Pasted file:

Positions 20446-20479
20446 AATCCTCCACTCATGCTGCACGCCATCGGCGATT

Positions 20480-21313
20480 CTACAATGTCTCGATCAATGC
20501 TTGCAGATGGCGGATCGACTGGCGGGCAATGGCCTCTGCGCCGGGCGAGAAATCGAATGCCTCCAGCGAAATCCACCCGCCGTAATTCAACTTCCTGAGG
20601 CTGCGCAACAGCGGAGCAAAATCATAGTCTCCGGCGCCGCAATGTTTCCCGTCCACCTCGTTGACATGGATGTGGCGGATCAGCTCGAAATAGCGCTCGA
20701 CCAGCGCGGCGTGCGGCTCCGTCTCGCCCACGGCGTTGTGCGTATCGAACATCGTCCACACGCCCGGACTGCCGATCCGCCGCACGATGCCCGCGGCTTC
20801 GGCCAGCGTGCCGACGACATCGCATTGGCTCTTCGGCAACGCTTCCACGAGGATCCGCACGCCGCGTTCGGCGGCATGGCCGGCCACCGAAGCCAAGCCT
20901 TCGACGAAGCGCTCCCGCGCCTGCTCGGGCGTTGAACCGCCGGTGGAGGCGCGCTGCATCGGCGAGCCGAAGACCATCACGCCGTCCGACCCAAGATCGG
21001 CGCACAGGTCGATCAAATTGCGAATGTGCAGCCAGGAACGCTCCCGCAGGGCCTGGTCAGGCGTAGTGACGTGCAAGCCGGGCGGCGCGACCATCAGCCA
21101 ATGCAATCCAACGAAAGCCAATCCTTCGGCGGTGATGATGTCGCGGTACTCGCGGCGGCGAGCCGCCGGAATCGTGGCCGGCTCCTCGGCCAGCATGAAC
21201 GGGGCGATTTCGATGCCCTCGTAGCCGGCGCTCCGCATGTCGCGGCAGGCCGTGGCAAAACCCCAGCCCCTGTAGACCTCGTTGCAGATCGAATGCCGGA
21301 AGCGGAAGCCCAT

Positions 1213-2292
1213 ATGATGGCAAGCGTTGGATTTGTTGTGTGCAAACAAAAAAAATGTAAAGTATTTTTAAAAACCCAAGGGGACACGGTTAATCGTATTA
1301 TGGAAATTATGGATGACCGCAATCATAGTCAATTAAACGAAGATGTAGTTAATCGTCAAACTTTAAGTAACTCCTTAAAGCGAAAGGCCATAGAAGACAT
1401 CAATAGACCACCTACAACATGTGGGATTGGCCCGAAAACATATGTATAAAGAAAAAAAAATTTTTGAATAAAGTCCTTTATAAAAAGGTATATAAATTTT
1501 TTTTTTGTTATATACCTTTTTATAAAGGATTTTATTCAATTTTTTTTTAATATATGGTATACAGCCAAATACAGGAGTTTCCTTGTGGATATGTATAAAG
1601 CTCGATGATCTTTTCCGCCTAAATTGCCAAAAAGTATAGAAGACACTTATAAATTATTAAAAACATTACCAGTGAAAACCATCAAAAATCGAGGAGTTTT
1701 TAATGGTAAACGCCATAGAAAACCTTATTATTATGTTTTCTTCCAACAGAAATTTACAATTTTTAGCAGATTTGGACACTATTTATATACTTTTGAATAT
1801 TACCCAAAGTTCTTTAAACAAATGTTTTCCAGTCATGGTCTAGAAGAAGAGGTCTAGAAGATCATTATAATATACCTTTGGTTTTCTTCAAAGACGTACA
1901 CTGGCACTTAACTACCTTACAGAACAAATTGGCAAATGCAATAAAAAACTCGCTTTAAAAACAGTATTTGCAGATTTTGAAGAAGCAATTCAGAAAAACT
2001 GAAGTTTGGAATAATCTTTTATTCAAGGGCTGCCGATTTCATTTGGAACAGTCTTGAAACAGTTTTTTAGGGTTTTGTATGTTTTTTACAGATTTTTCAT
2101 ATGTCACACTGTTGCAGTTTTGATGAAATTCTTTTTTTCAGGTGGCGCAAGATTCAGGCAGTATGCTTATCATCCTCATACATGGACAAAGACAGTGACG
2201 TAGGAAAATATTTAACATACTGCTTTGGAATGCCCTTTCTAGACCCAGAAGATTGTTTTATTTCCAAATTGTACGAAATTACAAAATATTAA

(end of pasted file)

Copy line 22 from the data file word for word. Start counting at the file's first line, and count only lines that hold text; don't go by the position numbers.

1901 CTGGCACTTAACTACCTTACAGAACAAATTGGCAAATGCAATAAAAAACTCGCTTTAAAAACAGTATTTGCAGATTTTGAAGAAGCAATTCAGAAAAACT